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Will a No vote mean bye-bye Barnett?

Published on 6 January 2014

£4 Billion Barnett Bombshell.

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Now that's the kind of headline the 'Yes' Campaign somehow needs to be generating.  The punchbag strategy isn't working. Taking blow after blow from the preposterous but ruthlessly effective 'Project Fear' with just a knowing smile and dismissive shrug doesn't impress the voters if the opinion polls are anything to go by. Even the stoutest of punchbags gets worn out and tattered.

Scots want their politicians to be 'doughty fechters', not noble martyrs however great the cause. That's how the likes of Salmond and Sturgeon came to be so admired in the first place. The 'Yes' campaign should go on the front foot and throw some hefty punches of its own.

Let's start with the consequences of a 'No' victory.  These are much scarier than anything Project Fear's nightmare factory has come up with.

First of all, rejecting independence means a green light for the savage cuts in UK government spending. The brunt of these will only be felt in Scotland in the years after the Referendum.  By themselves, these cuts will be enough to choke off any possibility of future spending to deliver the kinds of policies that Scots clearly want - like better child care.

But in addition to these eye-watering cuts, devastating though they will be, awaits another, even more serious financial consequence of a 'No' vote - the dismantling of the Barnett Formula.  It's estimated this will cost Scots £4 billion pounds annually.

It's taken for granted in England that the Barnett Formula is a way of feather-bedding Scottish subsidy junkies.  How has it been allowed to happen, the outraged English Establishment thunders, that in Scotland students, the elderly and those needing medical treatment or care get a better deal than their equivalents south of the border? 

Scots need to know that these popular and successful policies will go if Barnett goes.  Even Labour MPs and councillors in the North of England, envious of Scotland's progressive achievements, are so locked into Blairite economics that they would rather abolish Barnett than campaign for the adoption of similar measures down south.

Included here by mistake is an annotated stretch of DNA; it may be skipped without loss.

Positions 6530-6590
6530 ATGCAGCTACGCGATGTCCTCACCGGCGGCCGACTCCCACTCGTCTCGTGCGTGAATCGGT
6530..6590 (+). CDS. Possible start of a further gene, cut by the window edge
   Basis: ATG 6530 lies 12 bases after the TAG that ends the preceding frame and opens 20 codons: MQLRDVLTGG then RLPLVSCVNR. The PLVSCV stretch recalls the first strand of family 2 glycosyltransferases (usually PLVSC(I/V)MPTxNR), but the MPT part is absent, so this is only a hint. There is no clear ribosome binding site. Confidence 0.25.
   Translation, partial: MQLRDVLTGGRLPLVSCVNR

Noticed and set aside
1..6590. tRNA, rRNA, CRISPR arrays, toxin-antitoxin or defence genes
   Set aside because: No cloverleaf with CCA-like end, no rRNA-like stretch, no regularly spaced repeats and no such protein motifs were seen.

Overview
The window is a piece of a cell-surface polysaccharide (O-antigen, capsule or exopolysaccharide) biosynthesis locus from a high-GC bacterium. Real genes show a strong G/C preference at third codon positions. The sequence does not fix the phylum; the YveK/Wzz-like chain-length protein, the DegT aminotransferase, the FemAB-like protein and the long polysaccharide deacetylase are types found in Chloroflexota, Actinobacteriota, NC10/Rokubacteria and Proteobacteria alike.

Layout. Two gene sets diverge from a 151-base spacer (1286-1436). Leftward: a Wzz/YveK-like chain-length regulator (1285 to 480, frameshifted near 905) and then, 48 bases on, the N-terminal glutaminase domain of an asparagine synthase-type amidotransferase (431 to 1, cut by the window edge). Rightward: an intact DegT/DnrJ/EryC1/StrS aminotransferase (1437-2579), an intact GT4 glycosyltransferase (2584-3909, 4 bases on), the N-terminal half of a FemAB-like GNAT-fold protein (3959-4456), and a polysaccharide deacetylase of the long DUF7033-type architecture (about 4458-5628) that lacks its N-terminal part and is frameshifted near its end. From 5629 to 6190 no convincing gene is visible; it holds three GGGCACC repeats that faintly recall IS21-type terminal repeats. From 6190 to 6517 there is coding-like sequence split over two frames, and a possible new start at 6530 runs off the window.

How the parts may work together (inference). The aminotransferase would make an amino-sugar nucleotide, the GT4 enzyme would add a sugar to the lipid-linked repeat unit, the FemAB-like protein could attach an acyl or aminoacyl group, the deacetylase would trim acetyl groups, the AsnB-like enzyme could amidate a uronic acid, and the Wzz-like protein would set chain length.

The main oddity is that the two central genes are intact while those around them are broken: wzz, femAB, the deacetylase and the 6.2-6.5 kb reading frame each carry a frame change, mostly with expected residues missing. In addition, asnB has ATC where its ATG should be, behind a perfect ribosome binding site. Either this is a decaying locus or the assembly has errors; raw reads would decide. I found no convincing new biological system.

That Scots currently contribute 9.9% of UK tax revenues but receive only 9.3% of public spending is just another one of those awkward statistics which won't be allowed to get in the way of the stereotype of the shyster Jocks.

Instead of Barnett, a growing number of English MPs have been calling for Scotland's block grant to be funded on a 'needs basis'.  These 'needs' will, of course, be defined by the Westminster parliament. The pressure for this change has been building up for some years now. Last month, Prime Minister Cameron sought to reassure Scots by stressing that he can guarantee there will definitely be no changes to the Barnett Formula…….before the next election.  It's a measure of his esteem for the intelligence of the average Scots that he thinks a 12 month guarantee will do. No doubt he hopes we will forget that in 2008, in this very newspaper, he made it clear he supported the ending of the Barnett Formula.

Focusing on the uncertainty around Barnett might do the 'Yes' campaign a lot of good. A Panelbase poll last October indicated that 27% of voters were 'much more' or 'slightly more' likely to vote 'Yes' if the Barnett Formula was going to be abolished after 2015.

The newly released government papers from 1984 show that Mrs Thatcher had her finger on a similar Scottish pulse.  Only the threat of outraged nationalist sentiment prevented the abolition of the Barnett Formula then. 

We can be sure that in the event of a 'No' vote, the UK Establishment will seek constitutional and fiscal measures to eliminate the possibility of any further consideration of Scottish sovereignty for at least a generation or two.  Abolishing Barnett is an obvious first move to curb the financial capacity of Scotland to make itself distinctively different from the rest of the UK.

'£4 Billion Barnett Bombshell.'

It would be a pity if Scots only faced up to the implications of such a headline after a 'No' victory next September.

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